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TURNING THE TABLES ON “OVERIDENTIFICATION”: Report Finds Limited-English-Proficient Students Underrepresented in Special Education Programs

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"This is an issue that is going to continue to face the school system. We're unprepared," said Leonard M. Baca.

It has been well documented that black students are overrepresented in special education programs, and historically, limited-English-proficient students sometimes were as well. But a new study commissioned by the U.S. Department of Education has concluded that limited-English-proficient (LEP) students are now underrepresented in such programs. Nationwide, 13.5 percent of all students receive special education, but only 9.2 percent of English-language learners (ELL) do.

As reported in Education Week, some districts are reluctant to assign ELLs to special education classes because they fear being considered unfair or mistaking a lack of English skills for a disability. The report Descriptive Study of Services to LEP Students and LEP Students with Disabilities is the first to provide information about English-language learners with disabilities based on a nationally representative sample. Of the 3,852,540 limited-English-proficient students in the United States, 76.9 percent are native Spanish speakers and approximately 10 percent are students with disabilities.

Teachers need training to meet the needs of these students, but many do not receive it. Nationwide, only six of ten special education teachers who teach at least three ELL students had received relevant training in the past five years. Only one state (Illinois) provides an endorsement for teachers in both bilingual and special education.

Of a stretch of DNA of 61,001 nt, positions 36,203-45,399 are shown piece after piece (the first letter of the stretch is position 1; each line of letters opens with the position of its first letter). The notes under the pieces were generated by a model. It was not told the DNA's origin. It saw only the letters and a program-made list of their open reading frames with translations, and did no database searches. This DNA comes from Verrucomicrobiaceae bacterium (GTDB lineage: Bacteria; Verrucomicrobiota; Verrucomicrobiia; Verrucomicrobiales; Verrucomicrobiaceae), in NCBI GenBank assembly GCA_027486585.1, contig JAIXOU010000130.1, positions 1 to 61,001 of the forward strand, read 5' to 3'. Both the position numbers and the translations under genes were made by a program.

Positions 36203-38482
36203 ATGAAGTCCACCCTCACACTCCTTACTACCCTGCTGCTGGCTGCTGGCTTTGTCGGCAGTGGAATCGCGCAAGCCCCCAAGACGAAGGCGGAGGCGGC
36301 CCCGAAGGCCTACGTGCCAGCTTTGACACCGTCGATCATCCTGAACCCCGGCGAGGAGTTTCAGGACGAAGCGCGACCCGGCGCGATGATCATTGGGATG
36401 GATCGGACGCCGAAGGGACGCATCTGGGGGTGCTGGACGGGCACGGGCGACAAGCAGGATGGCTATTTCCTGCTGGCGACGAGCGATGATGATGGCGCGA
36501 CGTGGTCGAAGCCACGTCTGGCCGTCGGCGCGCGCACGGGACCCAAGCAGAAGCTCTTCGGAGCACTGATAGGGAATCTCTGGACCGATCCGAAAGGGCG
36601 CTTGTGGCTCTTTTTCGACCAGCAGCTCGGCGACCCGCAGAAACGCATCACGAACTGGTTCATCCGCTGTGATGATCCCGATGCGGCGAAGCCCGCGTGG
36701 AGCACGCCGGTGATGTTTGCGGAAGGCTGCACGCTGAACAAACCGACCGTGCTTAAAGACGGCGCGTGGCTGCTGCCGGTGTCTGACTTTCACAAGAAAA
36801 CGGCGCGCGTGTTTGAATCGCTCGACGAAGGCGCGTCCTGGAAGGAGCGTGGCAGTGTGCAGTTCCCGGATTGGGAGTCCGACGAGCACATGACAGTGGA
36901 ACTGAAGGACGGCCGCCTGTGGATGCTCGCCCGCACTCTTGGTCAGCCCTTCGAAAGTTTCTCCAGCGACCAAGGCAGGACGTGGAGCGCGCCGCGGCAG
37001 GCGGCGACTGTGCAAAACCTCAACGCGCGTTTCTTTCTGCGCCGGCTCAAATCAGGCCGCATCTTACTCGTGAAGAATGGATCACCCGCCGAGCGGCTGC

The urgency of meeting the needs of LEP learners continues to grow. According to Education Week, the study showed that from 1992 to 2002 the number of students studying English as a second language in U.S. schools increased by 72 percent, while the number of teachers who had at least one such student in their classrooms more than tripled.

“This is an issue that is going to continue to face the school system. We’re unprepared,” said Leonard M. Baca, a professor in the University of Colorado at Boulder’s master’s program in bilingual special education.

For a summary of the study’s findings, visit the National Clearinghouse for English Language Acquisition on the Web athttp://www.ncela.gwu.edu/miscpubs/siac/descript/part4.htm. The full 484-page report is scheduled for posting on the site later this month.

For the referenced Education Week article see http://www.edweek.com/ew/ewstory.cfm?slug=18Language.h23.

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